Most drivers consider the inside of their car almost as personal as their home. Even though you might drive in public areas, you might consider your car or truck to be your private space.
Whether police pulled you over on the road, or they were on patrol in the neighborhood and saw your car, the situation is not an automatic invitation for a search. You have rights. Police cannot start searching your vehicle unless you give consent or they have a fair and legal reason to do so.
Anything in “plain view” is fair game
If police pull you over on suspicion of drunk driving, and they see a beer bottle on the passenger seat, they do not need a warrant to use this detail against you. They do need probable cause that links the item to a potential crime, however. This is the “plain view doctrine,” which is why it is important to secure personal belongings that you wish to remain private in the glove compartment, your trunk or a container.
Warrants protect your constitutional rights
Beyond the plain view doctrine, you have protection against improper searches. Part of your rights involves the requirement for police to get judge approval in the form of a warrant.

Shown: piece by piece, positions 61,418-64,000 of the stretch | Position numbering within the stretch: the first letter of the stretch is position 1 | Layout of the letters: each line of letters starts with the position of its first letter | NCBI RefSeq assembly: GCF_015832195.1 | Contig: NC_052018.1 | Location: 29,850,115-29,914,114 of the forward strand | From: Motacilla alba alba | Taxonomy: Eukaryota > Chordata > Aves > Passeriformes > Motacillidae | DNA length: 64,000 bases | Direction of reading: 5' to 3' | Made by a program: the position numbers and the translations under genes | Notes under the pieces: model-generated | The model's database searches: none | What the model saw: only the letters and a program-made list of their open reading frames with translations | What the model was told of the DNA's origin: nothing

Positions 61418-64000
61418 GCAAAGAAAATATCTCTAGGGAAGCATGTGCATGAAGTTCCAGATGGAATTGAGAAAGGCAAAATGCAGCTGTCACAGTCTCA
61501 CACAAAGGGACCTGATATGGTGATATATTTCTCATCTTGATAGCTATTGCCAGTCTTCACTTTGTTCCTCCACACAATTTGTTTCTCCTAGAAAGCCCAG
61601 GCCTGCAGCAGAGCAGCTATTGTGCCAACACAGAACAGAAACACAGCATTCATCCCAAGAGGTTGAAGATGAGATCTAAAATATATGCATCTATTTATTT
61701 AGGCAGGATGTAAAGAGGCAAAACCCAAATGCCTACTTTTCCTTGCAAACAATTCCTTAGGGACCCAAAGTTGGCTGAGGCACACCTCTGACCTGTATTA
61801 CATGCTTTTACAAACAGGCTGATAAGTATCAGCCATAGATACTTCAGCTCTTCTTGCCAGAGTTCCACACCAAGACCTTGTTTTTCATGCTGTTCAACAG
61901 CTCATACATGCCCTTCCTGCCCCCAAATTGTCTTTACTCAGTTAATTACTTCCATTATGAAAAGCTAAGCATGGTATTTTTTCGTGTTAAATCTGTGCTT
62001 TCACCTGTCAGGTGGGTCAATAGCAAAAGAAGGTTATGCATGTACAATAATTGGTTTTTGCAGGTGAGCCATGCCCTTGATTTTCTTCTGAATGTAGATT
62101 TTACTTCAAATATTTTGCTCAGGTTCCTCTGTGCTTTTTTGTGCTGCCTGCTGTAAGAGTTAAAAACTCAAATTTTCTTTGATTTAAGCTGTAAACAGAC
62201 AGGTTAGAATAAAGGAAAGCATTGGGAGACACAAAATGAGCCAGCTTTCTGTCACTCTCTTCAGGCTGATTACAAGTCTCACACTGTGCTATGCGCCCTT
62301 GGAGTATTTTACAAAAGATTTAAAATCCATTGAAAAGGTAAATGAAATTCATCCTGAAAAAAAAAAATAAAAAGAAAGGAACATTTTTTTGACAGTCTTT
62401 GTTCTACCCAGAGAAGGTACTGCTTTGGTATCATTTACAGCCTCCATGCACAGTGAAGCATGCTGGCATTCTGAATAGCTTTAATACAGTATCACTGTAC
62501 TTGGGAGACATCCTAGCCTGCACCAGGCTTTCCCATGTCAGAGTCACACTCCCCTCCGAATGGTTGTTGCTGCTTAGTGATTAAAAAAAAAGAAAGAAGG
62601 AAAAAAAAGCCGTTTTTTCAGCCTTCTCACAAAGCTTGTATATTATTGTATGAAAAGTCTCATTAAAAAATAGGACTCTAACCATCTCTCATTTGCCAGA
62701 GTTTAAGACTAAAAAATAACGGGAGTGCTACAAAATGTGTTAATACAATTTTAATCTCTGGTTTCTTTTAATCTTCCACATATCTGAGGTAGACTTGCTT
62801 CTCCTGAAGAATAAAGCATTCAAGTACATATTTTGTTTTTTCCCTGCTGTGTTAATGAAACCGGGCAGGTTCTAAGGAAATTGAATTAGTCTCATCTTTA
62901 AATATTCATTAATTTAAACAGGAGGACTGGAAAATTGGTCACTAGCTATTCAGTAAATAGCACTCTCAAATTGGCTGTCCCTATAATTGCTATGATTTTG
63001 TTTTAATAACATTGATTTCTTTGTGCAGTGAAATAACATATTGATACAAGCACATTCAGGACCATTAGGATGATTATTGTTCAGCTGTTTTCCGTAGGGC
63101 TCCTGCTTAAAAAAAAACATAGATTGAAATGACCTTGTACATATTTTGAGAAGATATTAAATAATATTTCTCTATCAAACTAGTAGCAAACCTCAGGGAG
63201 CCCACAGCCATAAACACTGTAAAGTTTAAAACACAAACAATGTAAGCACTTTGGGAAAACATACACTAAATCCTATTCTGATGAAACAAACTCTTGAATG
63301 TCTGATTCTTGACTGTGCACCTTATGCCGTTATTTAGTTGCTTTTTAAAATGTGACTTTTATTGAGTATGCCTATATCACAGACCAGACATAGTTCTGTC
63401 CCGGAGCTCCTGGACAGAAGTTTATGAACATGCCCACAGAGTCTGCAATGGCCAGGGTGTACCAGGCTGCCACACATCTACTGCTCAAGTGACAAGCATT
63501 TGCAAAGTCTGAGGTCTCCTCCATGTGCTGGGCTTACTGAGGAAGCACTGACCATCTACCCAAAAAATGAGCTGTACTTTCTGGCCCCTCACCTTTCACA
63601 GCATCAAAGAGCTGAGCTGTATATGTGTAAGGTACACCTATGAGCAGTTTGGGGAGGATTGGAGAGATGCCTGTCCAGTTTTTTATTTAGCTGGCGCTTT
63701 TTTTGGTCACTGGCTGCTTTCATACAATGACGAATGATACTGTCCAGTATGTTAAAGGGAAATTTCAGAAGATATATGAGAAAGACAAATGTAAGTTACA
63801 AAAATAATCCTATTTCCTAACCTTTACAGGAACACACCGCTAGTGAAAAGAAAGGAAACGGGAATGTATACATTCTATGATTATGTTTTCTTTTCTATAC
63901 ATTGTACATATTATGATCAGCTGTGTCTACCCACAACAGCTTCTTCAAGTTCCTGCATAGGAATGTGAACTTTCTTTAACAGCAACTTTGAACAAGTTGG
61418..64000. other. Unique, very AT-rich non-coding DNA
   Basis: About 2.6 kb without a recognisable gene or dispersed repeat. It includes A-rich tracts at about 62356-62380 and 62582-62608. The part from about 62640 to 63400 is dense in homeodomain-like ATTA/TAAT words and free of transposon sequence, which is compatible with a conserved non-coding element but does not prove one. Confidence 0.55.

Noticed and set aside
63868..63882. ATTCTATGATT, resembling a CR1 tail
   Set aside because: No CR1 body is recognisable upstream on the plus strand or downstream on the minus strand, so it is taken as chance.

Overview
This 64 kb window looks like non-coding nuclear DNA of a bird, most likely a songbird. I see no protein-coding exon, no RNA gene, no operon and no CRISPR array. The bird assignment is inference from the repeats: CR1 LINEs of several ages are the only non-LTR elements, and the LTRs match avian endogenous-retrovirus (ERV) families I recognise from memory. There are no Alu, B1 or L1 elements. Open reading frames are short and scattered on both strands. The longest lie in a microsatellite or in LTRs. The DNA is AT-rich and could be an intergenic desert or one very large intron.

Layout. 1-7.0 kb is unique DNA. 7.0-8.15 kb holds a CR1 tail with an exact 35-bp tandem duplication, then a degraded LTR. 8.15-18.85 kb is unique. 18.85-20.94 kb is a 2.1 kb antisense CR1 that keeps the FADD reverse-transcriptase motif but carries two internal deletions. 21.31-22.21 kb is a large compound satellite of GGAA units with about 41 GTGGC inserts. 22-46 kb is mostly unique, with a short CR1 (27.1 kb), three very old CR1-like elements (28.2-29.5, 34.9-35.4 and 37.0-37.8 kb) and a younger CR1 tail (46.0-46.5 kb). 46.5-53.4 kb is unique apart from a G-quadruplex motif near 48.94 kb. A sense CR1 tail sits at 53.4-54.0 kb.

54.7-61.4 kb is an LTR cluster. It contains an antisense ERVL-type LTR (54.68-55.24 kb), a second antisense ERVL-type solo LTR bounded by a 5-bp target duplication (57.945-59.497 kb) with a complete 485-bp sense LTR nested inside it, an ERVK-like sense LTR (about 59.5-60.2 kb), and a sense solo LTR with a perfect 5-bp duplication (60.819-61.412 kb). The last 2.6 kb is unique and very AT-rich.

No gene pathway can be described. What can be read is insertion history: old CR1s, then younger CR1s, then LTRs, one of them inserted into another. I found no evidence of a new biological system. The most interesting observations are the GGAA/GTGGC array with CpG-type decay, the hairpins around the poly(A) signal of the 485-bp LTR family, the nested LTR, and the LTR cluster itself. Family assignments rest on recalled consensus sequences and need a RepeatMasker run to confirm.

Police need a warrant stating that they have a good reason to suspect that there is evidence of a crime in your vehicle and what they expect to find. They must limit the scope of their search as the warrant specifies. For example, they cannot search your home under a warrant that only allows a search of your vehicle.
Proving that a search was improper could prevent escalated charges
Vehicle searches often turn minor traffic stops into serious criminal charges. If law enforcement finds weapons, drugs, paraphernalia or other questionable items in your vehicle, a simple DUI or speeding ticket could even become felony charges.
In these cases, it is important to work with an experienced defense lawyer who knows how to fight the charges. If the traffic stop was improper or the police had no right to investigate your property, your attorney may be able to get the court to dismiss evidence from an illegal search.